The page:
A rare late-season typhoon is bringing heavy rain and strong winds to the eastern islands of the Philippines. Typhoon Kammuri made landfall over Gubat, Sorsogon at 11:00 p.m. local time (10:00 a.m. ET) according to the Philippine Atmospheric, Geophysical and Astronomical Services Administration. The storm is the 20th storm to hit the Philippines this year, and was given the local name “Tisoy” as it entered the Philippine Area of Responsibility.
The storm has developed a broad 34-mile-wide eyewall that is lashing areas spanning from Catanduanes to Camarines Sur and south past Northern Samar. With current maximum sustained wind speeds at roughly 132 mph and gusts around 160 mph, it is now the equivalent of a Category 4 Atlantic hurricane on the Saffir-Simpson Hurricane Wind Scale.
More than 43,000 people have been evacuated and schools in six provinces have suspended classes while local governments began preparing for the storm’s arrival. Residents were urged to check local weather advisories and government social media accounts for updates.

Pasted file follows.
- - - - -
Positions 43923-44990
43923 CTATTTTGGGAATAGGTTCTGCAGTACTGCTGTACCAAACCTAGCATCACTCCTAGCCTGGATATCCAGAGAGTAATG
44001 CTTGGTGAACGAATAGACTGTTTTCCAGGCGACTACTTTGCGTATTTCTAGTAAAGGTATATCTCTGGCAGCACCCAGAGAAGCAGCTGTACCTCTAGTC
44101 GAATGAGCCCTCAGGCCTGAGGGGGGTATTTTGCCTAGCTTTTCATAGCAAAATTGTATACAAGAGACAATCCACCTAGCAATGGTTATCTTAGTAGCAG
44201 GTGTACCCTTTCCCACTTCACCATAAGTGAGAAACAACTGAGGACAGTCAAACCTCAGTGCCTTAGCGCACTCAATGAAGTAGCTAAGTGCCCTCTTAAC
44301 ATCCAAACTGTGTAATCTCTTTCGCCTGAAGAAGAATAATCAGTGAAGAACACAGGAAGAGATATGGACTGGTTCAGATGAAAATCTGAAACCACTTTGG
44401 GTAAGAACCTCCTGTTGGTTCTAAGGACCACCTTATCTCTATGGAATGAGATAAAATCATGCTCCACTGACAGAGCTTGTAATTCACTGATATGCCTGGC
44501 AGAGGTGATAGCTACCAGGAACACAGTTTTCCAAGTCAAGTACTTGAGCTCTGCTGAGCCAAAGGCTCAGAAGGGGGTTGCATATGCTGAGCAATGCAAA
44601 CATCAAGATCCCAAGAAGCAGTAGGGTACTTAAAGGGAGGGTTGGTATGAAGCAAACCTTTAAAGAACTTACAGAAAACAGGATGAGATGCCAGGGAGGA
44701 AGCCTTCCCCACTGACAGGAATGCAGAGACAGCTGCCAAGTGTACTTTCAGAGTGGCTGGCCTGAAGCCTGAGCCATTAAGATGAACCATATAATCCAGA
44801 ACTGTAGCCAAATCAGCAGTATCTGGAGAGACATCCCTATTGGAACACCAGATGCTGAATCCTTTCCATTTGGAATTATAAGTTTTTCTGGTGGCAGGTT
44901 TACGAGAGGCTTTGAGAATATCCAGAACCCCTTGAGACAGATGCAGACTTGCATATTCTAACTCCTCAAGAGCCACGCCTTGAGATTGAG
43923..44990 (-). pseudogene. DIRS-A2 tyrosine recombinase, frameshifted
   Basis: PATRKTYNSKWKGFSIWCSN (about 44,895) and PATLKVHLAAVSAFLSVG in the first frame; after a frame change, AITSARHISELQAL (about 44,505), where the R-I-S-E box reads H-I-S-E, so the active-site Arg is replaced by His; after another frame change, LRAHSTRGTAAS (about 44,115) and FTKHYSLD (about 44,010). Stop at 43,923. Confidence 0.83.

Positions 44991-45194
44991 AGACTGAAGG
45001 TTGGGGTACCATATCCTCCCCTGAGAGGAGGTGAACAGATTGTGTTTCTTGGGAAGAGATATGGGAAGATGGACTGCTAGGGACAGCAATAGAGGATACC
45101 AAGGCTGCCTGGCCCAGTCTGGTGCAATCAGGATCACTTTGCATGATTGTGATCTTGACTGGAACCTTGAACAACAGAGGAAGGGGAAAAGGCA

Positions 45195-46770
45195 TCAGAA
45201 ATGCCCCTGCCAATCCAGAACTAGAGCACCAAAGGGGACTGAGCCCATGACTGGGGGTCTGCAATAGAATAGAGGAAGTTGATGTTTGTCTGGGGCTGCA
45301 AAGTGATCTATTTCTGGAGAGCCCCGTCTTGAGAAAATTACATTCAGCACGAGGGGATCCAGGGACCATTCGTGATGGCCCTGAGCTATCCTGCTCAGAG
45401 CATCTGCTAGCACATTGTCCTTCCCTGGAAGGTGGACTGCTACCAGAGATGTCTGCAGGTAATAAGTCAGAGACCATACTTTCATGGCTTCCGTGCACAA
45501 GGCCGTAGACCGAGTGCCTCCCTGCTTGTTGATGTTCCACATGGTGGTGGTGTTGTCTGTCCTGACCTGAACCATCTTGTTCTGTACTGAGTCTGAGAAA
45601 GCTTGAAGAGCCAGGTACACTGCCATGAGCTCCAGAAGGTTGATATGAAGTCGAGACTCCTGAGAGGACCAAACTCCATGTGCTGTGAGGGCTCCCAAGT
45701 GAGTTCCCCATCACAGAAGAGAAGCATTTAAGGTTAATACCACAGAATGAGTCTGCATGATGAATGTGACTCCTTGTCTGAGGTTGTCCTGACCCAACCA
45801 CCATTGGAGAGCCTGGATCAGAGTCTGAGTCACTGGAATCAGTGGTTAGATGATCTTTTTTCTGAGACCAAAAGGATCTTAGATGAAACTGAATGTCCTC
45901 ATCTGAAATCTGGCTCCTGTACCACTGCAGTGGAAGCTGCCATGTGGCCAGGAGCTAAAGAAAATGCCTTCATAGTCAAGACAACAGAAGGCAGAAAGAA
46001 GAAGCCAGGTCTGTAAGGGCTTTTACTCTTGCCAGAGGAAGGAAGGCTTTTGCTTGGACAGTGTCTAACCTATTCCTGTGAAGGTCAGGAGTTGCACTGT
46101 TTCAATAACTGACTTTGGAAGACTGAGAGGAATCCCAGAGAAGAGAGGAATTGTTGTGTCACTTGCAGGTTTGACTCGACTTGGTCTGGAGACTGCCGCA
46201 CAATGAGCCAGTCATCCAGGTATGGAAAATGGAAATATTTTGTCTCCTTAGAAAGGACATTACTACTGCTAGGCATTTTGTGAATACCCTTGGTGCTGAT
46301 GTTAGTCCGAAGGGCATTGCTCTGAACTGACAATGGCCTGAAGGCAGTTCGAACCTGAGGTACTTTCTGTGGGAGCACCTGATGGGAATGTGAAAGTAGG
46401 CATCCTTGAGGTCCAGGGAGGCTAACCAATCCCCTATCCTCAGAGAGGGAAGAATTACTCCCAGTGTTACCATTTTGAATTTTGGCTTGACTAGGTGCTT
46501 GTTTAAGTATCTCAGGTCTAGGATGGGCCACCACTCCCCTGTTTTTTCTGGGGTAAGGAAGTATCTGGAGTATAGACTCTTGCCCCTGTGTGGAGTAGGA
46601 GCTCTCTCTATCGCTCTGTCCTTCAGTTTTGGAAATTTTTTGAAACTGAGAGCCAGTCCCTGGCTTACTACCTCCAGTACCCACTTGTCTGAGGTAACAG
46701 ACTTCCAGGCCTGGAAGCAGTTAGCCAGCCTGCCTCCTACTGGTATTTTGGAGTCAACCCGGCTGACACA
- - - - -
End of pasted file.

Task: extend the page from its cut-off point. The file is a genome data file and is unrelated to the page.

Additionally, there are concerns that the storm may affect the 2019 Southeast Asian Games, which the Philippines is hosting. More than 8,000 athletes from 11 participating nations are expected to participate in the games, which began on Saturday. Organizers of the event said they are fully prepared to employ contingency measures as necessary.
This image was captured by the NOAA-20 satellite's VIIRS instrument, which scans the entire Earth twice per day at a 750-meter resolution. Multiple visible and infrared channels allow it to detect atmospheric aerosols, such as dust, smoke and haze associated with industrial pollution and fires. The polar-orbiting satellite circles the globe 14 times daily and captures a complete daytime view of our planet once every 24 hours. Images taken by the VIIRS sensor during each orbit are then merged together to create image mosaics of larger regions.